“Home ownership remains a sound long-term investment. Unfortunately, many home buyers are still finding it difficult find a home that meets their needs. In a recent Canadian Centre for Economic Analysis study undertaken for the Toronto Real Estate Board, it was found that many people are over-housed in Ontario, with over five million extra bedrooms. These people don’t list their homes for sale, because they feel there are no alternative housing types for them to move into. Policy makers need to focus more on the ‘missing middle’ – home types that bridge the gap between detached houses and condominium apartments,” said Mr. Syrianos.
The MLS® Home Price Index (HPI) Composite Benchmark was down by 5.4 per cent year-over- year. The average selling price for all home types combined was down by 6.6 per cent to $805,320. On a seasonally adjusted basis, the average selling price was up by 1.1 per cent compared to April 2018.
“Market conditions are becoming tighter in the Greater Toronto Area and this will provide support for home prices as we move through the second half of 2018 and into 2019. There are emerging indicators pointing toward increased competition between buyers, which generally leads to stronger price growth. In the City of Toronto, for example, average selling prices wereat or above average listing prices for all major home types in May,” said Jason Mercer, TREB’s Director of Market Analysis.
Toronto Real Estate Board President Tim Syrianos announced that Greater Toronto Area REALTORS® reported 7,792 sales through TREB’s MLS® System in April 2018. The average selling price was $804,584. On a year-over-year basis, sales were down by 32.1 per cent and the average selling price was down by 12.4 per cent.
The year-over-year change in the overall average selling price has been impacted by both changes in market conditions as well as changes in the type and price point of homes being purchased. This is especially clear at the higher end of the market. Detached home sales for $2 million or more accounted for 5.5 per cent of total detached sales in April 2018, versus 10 per cent in April 2017. The MLS® Home Price Index strips out the impact of changes in the mix of home sales from one year to the next. This is why the MLS® HPI Composite Benchmark was down by only 5.2 per cent year-over-year versus 12.4 per cent for the average price.
“While average selling prices have not climbed back to last year’s record peak, April’s price level represents a substantial gain over the past decade. Recent polling conducted for TREB by Ipsos tells us that the great majority of buyers are purchasing a home within which to live. This means these buyers are treating home ownership as a long-term investment. A strong and diverse labour market and continued population growth based on immigration should continue to underpin long-term home price appreciation,” said Mr. Syrianos.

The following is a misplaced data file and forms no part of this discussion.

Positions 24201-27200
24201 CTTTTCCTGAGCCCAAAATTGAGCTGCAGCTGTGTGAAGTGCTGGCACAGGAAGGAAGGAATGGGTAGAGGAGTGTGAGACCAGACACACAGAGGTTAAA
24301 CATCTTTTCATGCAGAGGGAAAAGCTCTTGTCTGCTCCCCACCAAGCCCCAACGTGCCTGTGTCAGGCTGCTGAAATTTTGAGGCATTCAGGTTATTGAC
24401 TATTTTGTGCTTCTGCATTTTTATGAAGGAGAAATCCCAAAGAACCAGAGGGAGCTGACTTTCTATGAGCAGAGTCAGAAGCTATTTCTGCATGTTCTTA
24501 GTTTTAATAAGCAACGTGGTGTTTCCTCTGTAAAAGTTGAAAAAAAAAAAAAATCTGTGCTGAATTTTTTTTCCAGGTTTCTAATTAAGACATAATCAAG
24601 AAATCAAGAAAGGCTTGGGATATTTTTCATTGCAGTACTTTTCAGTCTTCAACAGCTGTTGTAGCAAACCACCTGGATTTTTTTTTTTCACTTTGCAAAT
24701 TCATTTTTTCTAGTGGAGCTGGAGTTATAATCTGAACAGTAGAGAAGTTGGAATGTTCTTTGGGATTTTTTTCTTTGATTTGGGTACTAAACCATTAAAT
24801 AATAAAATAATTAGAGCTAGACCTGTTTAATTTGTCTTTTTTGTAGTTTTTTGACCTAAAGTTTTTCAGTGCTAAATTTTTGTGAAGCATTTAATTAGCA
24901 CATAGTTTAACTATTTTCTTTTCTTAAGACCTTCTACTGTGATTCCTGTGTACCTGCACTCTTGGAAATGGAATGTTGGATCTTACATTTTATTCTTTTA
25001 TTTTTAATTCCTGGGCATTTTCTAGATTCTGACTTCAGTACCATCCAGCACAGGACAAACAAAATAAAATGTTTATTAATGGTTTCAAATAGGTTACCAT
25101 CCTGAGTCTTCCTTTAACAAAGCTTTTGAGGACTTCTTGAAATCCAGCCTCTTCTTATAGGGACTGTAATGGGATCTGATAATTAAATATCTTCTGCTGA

“The comparison of this year’s sales and price figures to last year’s record peak masks the fact that market conditions should support moderate increases in home prices as we move through the second half of the year, particularly for condominium apartments and higher density low-rise home types. Once we are past the current policy-based volatility, home owners should expect to see the resumption of a moderate and sustained pace of price growth in line with a strong local economy and steady population growth,” said Jason Mercer, TREB’s Director of Market Analysis.
Toronto Real Estate Board President Tim Syrianos announced that Greater Toronto Area REALTORS® reported 7,228 residential transactions through TREB’s MLS® System in March 2018. This result was down by 39.5 per cent compared to a record 11,954 sales reported in March 2017 and down 17.6 per cent relative to average March sales for the previous 10 years.
The number of new listings entered into TREB’s MLS® System totaled 14,866 – a 12.4 per cent decrease compared to March 2017 and a three per cent decrease compared to the average for the previous 10 years.
“TREB stated in its recent Market Outlook report that Q1 sales would be down from the record pace set in Q1 2017,” said Mr. Syrianos. “The effects of the Fair Housing Plan, the new OSFI- mandated stress test and generally higher borrowing costs have prompted some buyers to put their purchasing decision on hold. Home sales are expected to be up relative to 2017 in the second half of this year.”
The MLS Home Price Index Composite Benchmark was down by 1.5 percent on a year-over-year basis for the TREB market area as a whole. The overall average selling price was down by 14.3 per cent compared to March 2017.
While the change in market conditions certainly played a role, the dip in the average selling price was also compositional in nature. Detached home sales, which generally represent the highest price points in a given area, declined much more than other home types. In addition, the share of high-end detached homes selling for over $2 million in March 2018 was half of what was reported in March 2017, further impacting the average selling price.